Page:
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California Workers File Class Action Lawsuit against Cannabis Companies

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Trimmigrants Sue for Wage, Hour and Working Conditions Protection

San Francisco, CAOn November 21, Casey Denning and Natalia Cole filed a lawsuit on behalf of themselves and similarly situated cannabis workers alleging that harvesting company Loud Buddha LLC and Pura Cali Management Corp, a cultivation contractor hired by Loud Buddha, violated provisions of the Fair Labor Standards Act and the California labor code. The Complaint claims that the employers forced them to work long hours in oppressive conditions without providing overtime pay, meal breaks, or accurate wage statements.


Workers’ duties included cultivating, harvesting, bucking (removing buds and stems) and hanging marijuana plants, then placing them in large commercial freezers to be hauled away. More than 50 workers performed these chores to produce multiple tons of cannabis per year from Pura Cali’s marijuana farm, according plaintiffs.

The 11-count Complaint alleges that Loud Buddha and Pura Cali:
  • Forced employees to work 12-hour days, seven days a week;
  • Expected workers to remain on site, in a remote mountain location, where they slept on cots, and threatened employees with discipline if they failed to do so;
  • Failed to accurately track the employees’ time;
  • Did not provide required meal and rest breaks;
  • Failed to reimburse workers for expenses they incurred while working, including meals and travel;
  • Paid workers a flat $15 hourly rate, in cash, and did not calculate overtime pay; and
  • Kept inaccurate and unreliable time records that deprived workers of wages earned and did not comply with the FLSA’s record-keeping requirements.
The abusive, even dangerous, conditions endured by these “trimmigrants” – young, often undocumented workers who find seasonal work in Northern California’s Emerald Triangle has been chronicled for years. Tales of murder, sexual assault and “disappearances” are chillingly common.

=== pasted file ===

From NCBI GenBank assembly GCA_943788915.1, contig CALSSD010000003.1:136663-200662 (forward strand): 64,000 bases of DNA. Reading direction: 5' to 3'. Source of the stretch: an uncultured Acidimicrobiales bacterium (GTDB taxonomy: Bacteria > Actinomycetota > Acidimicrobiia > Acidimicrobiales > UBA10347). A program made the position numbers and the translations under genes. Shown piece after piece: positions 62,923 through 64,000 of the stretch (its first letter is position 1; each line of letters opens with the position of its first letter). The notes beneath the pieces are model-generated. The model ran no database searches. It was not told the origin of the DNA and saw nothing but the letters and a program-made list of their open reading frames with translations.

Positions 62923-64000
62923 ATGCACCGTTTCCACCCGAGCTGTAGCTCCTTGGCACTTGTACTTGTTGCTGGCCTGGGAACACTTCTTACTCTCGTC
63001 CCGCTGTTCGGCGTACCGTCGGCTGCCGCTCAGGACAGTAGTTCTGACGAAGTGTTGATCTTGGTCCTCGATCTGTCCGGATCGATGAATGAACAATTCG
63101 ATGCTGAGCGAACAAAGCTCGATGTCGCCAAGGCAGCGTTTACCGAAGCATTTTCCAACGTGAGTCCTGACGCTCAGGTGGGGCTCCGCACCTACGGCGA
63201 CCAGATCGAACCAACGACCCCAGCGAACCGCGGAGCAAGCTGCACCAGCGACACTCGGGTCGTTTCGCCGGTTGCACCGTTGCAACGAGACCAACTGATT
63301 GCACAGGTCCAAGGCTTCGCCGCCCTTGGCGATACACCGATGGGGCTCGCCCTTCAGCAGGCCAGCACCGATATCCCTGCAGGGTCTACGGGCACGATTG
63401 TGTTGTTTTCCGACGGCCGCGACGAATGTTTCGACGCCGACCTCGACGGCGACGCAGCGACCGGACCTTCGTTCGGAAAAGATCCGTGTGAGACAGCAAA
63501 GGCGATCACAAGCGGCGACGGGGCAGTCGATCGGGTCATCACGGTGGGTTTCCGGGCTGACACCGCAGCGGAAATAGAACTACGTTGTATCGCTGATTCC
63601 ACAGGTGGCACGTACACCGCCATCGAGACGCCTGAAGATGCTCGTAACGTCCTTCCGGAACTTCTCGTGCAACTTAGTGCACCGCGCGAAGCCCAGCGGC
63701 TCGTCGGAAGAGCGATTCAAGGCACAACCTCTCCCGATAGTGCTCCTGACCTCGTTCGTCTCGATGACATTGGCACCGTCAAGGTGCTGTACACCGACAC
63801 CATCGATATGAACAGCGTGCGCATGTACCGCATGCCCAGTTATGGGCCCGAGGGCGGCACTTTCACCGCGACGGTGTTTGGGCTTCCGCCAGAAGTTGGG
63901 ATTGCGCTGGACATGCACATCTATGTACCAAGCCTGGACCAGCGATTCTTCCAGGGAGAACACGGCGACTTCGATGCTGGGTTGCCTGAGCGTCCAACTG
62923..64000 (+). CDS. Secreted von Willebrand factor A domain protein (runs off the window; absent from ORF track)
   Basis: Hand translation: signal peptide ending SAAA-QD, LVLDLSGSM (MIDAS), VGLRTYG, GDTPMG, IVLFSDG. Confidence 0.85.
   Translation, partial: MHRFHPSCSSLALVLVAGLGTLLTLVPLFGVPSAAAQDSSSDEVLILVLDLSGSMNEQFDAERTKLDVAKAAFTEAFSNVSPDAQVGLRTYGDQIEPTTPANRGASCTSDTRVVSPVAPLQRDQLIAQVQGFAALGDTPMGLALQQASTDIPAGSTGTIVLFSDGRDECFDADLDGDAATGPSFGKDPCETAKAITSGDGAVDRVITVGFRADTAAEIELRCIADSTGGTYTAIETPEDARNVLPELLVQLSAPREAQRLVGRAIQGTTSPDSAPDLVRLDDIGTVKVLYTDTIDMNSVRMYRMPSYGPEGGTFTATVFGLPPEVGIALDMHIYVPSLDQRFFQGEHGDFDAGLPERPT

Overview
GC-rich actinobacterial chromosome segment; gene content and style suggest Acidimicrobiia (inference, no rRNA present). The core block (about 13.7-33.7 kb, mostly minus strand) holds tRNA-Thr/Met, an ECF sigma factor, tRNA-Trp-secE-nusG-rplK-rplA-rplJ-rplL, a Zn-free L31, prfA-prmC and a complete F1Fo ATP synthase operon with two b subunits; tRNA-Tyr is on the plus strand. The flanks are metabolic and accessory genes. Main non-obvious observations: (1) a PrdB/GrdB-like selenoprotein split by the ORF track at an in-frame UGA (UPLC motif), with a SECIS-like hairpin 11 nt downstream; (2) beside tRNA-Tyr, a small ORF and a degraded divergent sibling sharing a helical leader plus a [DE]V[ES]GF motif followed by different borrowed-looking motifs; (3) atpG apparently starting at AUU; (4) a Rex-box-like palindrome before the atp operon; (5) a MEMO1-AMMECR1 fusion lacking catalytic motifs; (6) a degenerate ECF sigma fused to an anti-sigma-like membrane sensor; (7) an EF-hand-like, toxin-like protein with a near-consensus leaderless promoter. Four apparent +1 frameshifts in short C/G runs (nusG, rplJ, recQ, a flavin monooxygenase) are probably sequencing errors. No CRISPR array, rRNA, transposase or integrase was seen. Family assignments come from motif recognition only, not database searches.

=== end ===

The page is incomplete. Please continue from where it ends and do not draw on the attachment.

“The combination of marijuana and close quarters has occasionally burst into violence. Seven trimmers were charged with taking part in the brutal murder and robbery of a Mendocino cannabis farmer in 2016. In June [2018], a New Hampshire man was found guilty of beating a fellow itinerant laborer to death at a Covelo marijuana farm after a disagreement about the victim’s dog.”

What is new is a decision by the Tenth Circuit in Kenney v. Helix TCS , which makes it clear that a business maintained in violation of the Controlled Substances Act (whatever its status under state law) must comply with the provisions of the FLSA.


In Kenney, a former employee of Helix, which provided security services for businesses in Colorado’s state-sanctioned marijuana industry, filed a lawsuit against the company claiming that Helix had misclassified him and similarly situated workers as exempt from the FLSA’s overtime obligations. Helix argued that his employment was in violation of the CSA and thus not entitled to FLSA protections.

The Tenth Circuit concluded that “case law is clear that employers are not excused from complying with federal laws” because of their other federal violations. Without drawing conclusions about the merits of Kenney’s FLSA claims, the court held only that Kenney and similarly situated individuals were not categorically excluded from FLSA protections.


The legal cannabis industry has matured considerably since the first early efforts at decriminalization and the subsequent legalization of medical and then adult recreational use. But while protections for consumers have moved ahead, protections for workers have lagged behind.

Enforcement of the provisions of the FLSA relating to minimum wage, overtime, and recordkeeping seems like a pretty tame place to start. This may open the door, however, to enforcement of other laws, like those requiring employers to maintain safe work places. Title VII’s prohibition of discrimination on the basis of characteristics like race, sex and national origin could follow along.

Enforcement of these minimum guarantees would do a great deal to protect the safety and economic welfare of workers in what was once a notoriously unregulated industry. But there are areas where Denning v. Loud Buddha, LLC may venture into territory not explored by the Tenth Circuit.


Kenney, of course, does not deal with the complex interrelationship of the FLSA and provisions of California labor law, including the wage orders that regulate certain sectors of the labor market. California law, at least in general terms, is more generous than federal law on issues of minimum wage and overtime. Both bodies of law, however, have exceptions for certain agricultural workers, which did not apply in Kenney, but might become an issue in Denning.  

In addition, California’s protections for workers who have medical recommendations for the use of cannabis or cannabis derivatives or “ban-the-box” prohibitions on pre-hire inquiries into previous criminal convictions might rise again to public attention.

Much work remains to be done to protect those who work in the legal cannabis industry. There are also practical problems involved in representing itinerant, undocumented workers, especially those who may have moved on years ago. Nonetheless, enforcement of FLSA protections is a step in the right direction.


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